As we are not a “diesel” engine, as in the form of a traditional Compression Ignition type (C.I), this allows us to design components that are considerably smaller and substantially lighter than a “traditional” diesel engine. The reduced weight of these components, combined with a reduction of part count as we have no valves, cams or supercharger etc, allows for a small and lightweight footprint than would otherwise not be viable with any other solution.
The crankcase, freed from any gas exchange functions, is well lubricated; the working processes being sealed above the piston. Isolation of the crankcase also permits a full pressure lubrication system to be used, as in four-cycle engines.
Inherent piston cooling characteristics of the combined cycle piston design offer a major durability advantage over conventional two-cycle engines, allowing much leaner fuel delivery than can be sustained with traditional crankcase scavenging, where usually piston overheating and consequent seizure are common.
This technology operates without complex mechanical components such as cams, valves mechanisms and the other various precision components necessary to operate them.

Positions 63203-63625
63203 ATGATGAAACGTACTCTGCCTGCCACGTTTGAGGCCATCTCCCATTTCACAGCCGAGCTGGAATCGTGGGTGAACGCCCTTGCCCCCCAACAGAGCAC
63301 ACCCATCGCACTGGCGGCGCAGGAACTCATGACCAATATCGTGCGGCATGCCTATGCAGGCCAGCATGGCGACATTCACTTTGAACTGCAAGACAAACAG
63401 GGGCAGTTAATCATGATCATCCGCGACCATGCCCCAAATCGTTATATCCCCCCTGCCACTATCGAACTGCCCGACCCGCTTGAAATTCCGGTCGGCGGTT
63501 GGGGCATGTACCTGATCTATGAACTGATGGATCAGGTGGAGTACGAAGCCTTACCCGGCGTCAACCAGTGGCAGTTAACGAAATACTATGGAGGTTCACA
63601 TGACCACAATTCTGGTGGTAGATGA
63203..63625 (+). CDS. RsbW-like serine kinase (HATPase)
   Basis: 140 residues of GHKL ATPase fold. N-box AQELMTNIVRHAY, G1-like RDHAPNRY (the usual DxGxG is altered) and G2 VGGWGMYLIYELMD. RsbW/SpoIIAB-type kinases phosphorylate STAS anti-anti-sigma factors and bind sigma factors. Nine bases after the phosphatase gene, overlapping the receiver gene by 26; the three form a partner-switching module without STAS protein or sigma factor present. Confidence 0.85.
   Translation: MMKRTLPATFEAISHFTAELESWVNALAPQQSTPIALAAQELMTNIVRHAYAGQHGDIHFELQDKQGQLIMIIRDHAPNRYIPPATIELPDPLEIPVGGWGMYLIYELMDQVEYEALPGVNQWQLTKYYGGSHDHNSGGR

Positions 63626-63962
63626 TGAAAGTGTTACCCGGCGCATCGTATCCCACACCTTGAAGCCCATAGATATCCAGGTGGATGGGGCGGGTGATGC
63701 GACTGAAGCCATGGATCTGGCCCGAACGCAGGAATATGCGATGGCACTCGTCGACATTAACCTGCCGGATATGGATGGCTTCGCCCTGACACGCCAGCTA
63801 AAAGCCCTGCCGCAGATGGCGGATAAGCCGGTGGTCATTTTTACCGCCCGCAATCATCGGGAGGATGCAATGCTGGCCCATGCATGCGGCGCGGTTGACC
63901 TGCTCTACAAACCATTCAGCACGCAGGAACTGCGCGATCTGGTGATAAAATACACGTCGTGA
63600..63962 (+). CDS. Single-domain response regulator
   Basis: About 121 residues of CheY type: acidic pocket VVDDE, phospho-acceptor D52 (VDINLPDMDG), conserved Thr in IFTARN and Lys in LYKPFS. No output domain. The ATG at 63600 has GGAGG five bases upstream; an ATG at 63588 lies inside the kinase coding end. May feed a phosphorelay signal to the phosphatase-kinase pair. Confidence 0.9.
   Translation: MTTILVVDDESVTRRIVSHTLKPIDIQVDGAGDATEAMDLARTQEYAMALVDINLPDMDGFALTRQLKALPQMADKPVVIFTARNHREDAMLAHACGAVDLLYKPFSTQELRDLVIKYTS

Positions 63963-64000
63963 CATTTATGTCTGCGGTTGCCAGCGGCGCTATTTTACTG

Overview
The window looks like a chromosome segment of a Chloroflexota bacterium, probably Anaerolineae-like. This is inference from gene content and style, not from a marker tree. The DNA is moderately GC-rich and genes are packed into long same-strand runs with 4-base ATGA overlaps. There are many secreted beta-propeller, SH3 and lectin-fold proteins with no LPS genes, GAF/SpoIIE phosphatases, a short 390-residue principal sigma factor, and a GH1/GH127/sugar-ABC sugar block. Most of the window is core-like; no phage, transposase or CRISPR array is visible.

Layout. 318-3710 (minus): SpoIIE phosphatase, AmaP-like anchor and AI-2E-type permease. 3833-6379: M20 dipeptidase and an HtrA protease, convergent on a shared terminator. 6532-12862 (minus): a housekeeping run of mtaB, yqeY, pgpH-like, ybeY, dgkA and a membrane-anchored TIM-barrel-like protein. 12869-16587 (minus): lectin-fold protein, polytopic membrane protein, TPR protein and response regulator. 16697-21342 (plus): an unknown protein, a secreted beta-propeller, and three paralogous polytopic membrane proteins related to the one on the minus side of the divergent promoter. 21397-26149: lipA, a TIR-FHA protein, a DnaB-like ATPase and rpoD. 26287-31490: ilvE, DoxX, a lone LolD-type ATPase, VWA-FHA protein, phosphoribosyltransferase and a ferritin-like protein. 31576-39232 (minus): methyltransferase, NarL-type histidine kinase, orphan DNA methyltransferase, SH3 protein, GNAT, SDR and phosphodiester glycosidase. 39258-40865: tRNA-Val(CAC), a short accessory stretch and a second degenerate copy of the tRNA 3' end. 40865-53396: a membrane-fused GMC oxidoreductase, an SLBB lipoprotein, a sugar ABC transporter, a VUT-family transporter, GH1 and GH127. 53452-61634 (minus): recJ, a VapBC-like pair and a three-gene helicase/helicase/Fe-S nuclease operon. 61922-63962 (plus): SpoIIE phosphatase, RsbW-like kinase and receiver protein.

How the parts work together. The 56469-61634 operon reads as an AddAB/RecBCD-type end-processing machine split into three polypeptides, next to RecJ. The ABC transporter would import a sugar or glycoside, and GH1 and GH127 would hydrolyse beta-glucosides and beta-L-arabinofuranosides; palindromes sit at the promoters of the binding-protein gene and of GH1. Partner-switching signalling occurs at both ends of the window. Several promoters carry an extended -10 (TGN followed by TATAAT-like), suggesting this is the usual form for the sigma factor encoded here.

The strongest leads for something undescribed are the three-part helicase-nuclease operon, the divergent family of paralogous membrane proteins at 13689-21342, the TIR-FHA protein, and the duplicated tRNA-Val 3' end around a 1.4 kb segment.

The absence of these mechanical components eliminates a large number of moving parts, thereby considerably reducing the costs and maintenance requirements, whilst significantly increasing reliability and retaining the simplicity of the two cycle engine.
With this novel cycle engine technology, combined with the enormous benefits together with their appealing simplicity, a new generation of light weight high performance power plants can be achieved. Which until now would have been almost impossible.
The use of combined cycle pistons, for charge transfer and combustion, allows the key advantages of two and four-cycle engines to be combined, with the elimination of disadvantages inherent in each of these engine types.
Using a combined cycle piston in we are able to completely separate the scavenging from the crankcase.
Isolation of the fresh charge from the crankcase is made possible by the provision of normal four-cycle engine compression and oil control rings on the larger diameter part of the piston.
Gearbox & Accessory Drive
The engine is designed from the outset to run with a reduction gearbox. Generally speaking the design of such a unit for aviation is complex due to the highly stressed loading and the necessity to remove vibration from the crank, coupled with undesirable instantaneous torque fluctuations, these units tend to be massive, complex and require high maintenance.
The E1000-J/G and E300-J/G with their low torque fluctuations inherent with a two stroke, allow for a different approach to gear sizing, materials and integration.